Using one example briefly explain what is meant by the term Patriarchy (2)

Patriarchy is a system of male domination and control of women. A good example of this is where social norms and values suggest women should be at home looking after the kids and men work, this makes women dependent on men for money,  and thus easier to control.

Using one example explain what is meant by the term ‘childhood is socially constructed’ (2)

The idea that the norms and values and social roles associated with childhood are not determined by the biological age of a child, but are influenced by society, and thus ideas associated with childhood vary over time – FOR EXAMPLE in Britain today ‘children’ aged 15 are prevented from working full time by law, but in the Victorian era it was acceptable for children to work.

Using one example explain what is meant by the ‘commercialisation of housework’ (2)

New technologies mean that there are now products people can buy which reduces the amount of domestic labour people have to do at home – e.g. hoovers, washing machines, microwaves and microwave meals reduce the amount of time spend cleaning, washing and cooking.

Analyse two reasons for gender differences in subject choice (10)

The trick here is to pick two broad (rather than very specific) reasons, which will give you the most scope to develop

 The first reason is gendered differences in early socialisation

Fiona Norman (1988) found that most parents socialise boys and girls in different ways – they tend to be more gentle with girls, protect them more, and encourage them in more passive activities, such as reading with them, whereas ‘typical boys’ are encouraged to run around and ‘let of steam’ more.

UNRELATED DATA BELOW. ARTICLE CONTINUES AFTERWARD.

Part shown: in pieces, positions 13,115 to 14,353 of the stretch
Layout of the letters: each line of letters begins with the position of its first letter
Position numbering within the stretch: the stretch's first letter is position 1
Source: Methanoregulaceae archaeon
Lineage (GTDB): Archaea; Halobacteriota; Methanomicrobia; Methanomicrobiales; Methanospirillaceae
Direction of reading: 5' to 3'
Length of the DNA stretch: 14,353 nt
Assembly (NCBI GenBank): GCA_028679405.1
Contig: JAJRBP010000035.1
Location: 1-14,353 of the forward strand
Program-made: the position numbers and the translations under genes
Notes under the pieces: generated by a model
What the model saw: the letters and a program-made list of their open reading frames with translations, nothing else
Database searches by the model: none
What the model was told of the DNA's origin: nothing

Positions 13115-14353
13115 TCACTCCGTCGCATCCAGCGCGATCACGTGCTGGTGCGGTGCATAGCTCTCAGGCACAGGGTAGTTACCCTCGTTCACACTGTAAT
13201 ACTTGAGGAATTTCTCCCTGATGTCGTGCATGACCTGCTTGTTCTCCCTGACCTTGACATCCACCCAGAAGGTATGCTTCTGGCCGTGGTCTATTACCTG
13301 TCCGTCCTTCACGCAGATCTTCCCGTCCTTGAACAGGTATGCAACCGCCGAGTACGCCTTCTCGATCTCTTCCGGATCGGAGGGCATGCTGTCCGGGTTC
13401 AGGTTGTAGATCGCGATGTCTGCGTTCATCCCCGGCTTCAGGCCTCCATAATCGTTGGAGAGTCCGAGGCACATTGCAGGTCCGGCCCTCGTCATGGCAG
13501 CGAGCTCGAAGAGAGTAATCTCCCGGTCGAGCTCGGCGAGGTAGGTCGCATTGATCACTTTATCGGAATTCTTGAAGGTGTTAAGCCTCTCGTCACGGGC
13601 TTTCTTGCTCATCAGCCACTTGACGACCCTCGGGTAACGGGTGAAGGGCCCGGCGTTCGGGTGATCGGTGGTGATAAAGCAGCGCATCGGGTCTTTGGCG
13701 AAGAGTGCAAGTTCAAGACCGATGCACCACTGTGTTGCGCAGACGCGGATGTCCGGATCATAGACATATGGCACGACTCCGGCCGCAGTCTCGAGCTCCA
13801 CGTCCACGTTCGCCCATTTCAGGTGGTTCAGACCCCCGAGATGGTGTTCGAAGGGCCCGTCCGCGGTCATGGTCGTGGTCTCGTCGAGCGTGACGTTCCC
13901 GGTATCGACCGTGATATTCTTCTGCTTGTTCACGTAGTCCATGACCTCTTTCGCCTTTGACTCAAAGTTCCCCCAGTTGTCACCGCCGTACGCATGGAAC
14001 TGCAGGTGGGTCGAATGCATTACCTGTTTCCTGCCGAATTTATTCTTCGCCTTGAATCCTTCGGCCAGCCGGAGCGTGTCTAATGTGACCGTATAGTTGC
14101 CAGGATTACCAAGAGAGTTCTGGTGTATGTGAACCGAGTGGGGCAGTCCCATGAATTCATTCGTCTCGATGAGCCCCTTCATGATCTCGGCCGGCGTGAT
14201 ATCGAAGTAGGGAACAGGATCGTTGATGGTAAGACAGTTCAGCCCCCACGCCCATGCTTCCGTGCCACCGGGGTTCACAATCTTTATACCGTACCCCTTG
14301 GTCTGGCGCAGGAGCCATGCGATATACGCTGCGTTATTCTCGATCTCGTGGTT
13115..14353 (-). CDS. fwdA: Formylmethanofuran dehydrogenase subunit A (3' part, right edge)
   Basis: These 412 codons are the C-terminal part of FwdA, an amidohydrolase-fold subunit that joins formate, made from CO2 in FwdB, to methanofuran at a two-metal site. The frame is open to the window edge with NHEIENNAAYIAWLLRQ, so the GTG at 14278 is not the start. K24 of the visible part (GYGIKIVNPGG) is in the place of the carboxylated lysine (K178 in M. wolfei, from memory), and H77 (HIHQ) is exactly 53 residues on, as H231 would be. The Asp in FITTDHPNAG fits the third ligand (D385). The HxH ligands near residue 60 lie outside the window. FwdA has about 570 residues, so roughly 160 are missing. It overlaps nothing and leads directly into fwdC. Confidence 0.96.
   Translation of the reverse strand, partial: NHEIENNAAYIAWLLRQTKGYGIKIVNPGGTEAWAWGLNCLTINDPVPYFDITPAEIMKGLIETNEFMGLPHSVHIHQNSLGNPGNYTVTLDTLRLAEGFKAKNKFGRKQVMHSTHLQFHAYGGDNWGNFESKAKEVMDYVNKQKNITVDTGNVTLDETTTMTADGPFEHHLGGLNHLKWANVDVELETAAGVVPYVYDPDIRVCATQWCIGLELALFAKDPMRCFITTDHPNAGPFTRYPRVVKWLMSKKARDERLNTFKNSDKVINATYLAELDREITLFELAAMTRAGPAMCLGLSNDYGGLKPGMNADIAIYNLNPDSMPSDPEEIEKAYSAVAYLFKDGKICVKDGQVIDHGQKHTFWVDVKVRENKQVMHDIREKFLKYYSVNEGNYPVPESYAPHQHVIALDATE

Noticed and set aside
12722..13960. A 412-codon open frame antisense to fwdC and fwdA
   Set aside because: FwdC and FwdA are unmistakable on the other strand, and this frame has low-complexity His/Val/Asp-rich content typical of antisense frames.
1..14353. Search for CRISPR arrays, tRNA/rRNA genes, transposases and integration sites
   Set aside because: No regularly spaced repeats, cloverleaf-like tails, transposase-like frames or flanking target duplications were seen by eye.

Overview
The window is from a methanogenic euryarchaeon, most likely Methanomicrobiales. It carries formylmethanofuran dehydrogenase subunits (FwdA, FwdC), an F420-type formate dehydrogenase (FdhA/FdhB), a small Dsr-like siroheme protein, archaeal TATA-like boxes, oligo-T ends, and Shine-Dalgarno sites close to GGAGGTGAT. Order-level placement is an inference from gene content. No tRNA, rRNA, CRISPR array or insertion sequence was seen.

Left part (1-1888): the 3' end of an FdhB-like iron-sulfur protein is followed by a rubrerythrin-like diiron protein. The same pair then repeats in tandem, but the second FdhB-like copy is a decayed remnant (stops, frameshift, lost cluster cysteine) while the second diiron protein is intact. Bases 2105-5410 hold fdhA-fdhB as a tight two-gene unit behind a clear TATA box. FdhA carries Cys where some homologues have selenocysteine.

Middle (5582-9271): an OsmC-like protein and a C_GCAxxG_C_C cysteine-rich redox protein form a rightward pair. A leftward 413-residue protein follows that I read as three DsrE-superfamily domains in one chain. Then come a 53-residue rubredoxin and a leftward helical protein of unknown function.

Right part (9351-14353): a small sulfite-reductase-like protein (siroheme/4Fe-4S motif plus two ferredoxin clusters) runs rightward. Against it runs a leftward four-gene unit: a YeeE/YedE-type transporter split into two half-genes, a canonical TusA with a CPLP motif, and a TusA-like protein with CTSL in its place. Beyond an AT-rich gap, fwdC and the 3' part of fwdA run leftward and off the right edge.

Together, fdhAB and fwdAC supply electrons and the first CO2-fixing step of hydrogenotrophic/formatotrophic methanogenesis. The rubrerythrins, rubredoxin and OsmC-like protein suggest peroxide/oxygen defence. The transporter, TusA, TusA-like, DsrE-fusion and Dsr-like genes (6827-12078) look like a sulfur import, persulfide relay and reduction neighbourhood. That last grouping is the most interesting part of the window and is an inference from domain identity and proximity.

Later on in school, this might explain why more boys do active subjects such as P.E. and why more girls do reflective, academic subjects such as English and sociology.

A further gender difference in socialisation is the toys boys and girls play with – dolls for girls and cars and tool sets for boys, which could explain differences in vocational subjects – health and social care subjects (working with children) are very female dominated, engineering (making and fixing) are very much male dominated.

However, Postmodernists would say that these stereotypes are breaking down, and that gender stereotypes in socialisation are much less common than in the past, hence why we are seeing more gender diversity in subject choice today.

Peer group pressure might also encourage boys to do ‘typically boys subjects’ and girls to do typically girls subjects.

This linked to hegemonic (dominant ideas about) masculinity – stereotypically, ‘real men’ are good at sport, and so boys are under pressure play sport to fit into their male peer group, this doesn’t apply to girls and could explain why more boys do PE later in their school careers.

Similarly hegemonic femininity also requires that girls ‘look good’ (as Louise Archer found) which could explain why it is mostly girls who do hair and beauty courses.

Verbal abuse is one way these peer groups reinforce dominant gender identities. Boys choosing girls’ subjects can be accused of being ‘gay’, and vice versa for girls, and this may steer them away from subjects which don’t fit in with their gender domains.

To analyse this even further all of this is especially true of working class girls and boys, and for younger children, less so for middle class and older children (doing A level for example).